The Analytical Review was a periodical established in London in 1788 by the publisher Joseph Johnson and the writer Thomas Christie. Part of the Republic of Letters, it was a gadfly publication, which offered readers summaries and analyses of the many new publications issued at the end of the eighteenth century.
Read more about Analytical Review.
Some articles on analytical review:
... Johnson and Thomas Christie, a Unitarian, liberal, and classicist, founded the Analytical Review ... which were generally "marginal sectarian efforts", the Analytical Review was quite popular ... Its conservative counterpart and nemesis was the Anti-Jacobin Review, established specifically to counteract the effects of the Analytical and other ...
... Periodical scholar Stuart Andrews therefore argues that the last issues of the Analytical Review "must be read in the light of Johnson's impending sentence" ... In the same months that the Anti-Jacobin Review launched its first critiques of the Analytical and other journals, the Analytical published extensive articles on the picturesque and other aesthetic theories ... The editors of the Anti-Jacobin Review took credit for the "dissolution" of the Analytical Review in the preface to their bound 1798 volume, writing "The other object of our ...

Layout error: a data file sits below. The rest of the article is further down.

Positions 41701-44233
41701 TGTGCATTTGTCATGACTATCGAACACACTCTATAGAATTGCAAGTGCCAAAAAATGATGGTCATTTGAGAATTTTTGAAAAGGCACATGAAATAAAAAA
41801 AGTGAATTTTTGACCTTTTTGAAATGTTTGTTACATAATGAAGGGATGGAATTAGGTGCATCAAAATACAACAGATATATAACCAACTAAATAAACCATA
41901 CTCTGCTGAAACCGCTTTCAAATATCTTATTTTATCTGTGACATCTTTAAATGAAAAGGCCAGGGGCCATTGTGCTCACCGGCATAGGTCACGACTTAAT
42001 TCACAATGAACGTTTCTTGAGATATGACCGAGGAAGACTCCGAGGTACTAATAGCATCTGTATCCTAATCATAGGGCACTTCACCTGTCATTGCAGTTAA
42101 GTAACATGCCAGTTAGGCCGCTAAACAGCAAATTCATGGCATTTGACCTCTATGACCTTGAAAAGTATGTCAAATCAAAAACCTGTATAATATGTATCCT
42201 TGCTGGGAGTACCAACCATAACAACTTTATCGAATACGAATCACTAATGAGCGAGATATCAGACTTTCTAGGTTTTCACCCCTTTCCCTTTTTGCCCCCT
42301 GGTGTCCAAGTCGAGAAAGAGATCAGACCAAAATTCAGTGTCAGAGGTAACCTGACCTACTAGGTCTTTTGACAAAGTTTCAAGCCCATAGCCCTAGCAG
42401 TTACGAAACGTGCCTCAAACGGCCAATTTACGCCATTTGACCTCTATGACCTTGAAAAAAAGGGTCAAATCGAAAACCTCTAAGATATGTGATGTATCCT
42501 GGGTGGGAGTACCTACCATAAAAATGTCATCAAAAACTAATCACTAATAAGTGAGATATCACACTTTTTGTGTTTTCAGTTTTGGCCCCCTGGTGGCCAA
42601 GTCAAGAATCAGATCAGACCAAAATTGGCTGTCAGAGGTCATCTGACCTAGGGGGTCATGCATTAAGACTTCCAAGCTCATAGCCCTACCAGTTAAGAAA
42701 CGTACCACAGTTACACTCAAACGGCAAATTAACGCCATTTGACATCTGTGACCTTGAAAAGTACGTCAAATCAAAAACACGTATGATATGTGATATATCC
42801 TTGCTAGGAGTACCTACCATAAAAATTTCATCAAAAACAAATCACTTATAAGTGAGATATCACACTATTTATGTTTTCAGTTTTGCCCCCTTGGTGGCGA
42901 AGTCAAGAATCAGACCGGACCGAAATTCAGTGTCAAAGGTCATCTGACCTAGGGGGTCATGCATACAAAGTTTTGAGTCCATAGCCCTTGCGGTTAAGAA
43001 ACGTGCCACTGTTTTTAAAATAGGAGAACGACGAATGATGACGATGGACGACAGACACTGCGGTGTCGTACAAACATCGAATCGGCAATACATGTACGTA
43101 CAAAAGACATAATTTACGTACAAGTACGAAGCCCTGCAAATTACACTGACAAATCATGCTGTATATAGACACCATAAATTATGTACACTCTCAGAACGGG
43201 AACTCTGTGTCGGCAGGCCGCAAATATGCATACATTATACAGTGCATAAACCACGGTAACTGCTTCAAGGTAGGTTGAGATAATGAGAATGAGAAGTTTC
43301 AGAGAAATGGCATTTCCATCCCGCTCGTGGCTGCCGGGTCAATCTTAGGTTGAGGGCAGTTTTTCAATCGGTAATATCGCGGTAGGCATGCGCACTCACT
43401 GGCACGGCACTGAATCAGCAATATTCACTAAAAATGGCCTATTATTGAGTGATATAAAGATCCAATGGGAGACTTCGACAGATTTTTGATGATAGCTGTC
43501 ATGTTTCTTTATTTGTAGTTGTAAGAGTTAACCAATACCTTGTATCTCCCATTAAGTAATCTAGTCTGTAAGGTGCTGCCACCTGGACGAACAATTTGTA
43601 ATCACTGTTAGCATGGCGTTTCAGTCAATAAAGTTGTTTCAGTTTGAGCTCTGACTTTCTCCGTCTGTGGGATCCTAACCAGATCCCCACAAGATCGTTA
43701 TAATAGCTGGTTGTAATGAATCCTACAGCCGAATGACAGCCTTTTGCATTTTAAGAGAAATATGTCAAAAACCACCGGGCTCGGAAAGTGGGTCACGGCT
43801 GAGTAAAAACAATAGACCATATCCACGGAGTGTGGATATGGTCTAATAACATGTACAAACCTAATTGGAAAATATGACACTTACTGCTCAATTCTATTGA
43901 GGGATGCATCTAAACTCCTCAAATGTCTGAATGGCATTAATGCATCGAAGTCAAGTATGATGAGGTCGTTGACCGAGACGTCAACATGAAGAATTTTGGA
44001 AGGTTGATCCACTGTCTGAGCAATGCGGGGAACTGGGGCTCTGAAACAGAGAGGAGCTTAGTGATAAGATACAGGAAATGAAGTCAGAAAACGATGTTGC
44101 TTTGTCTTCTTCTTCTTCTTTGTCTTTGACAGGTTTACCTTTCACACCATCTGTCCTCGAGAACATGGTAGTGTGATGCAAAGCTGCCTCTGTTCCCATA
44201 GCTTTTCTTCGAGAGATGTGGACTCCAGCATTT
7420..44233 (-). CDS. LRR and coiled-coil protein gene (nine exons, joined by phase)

Famous quotes containing the words review and/or analytical:
“Our brains are no longer conditioned for reverence and awe. We cannot imagine a Second Coming that would not be cut down to size by the televised evening news, or a Last Judgment not subject to pages of holier-than-Thou second- guessing in The New York Review of Books.”
—John Updike (b. 1932)
“I have seen too much not to know that the impression of a woman may be more valuable than the conclusion of an analytical reasoner.”
—Sir Arthur Conan Doyle (18591930)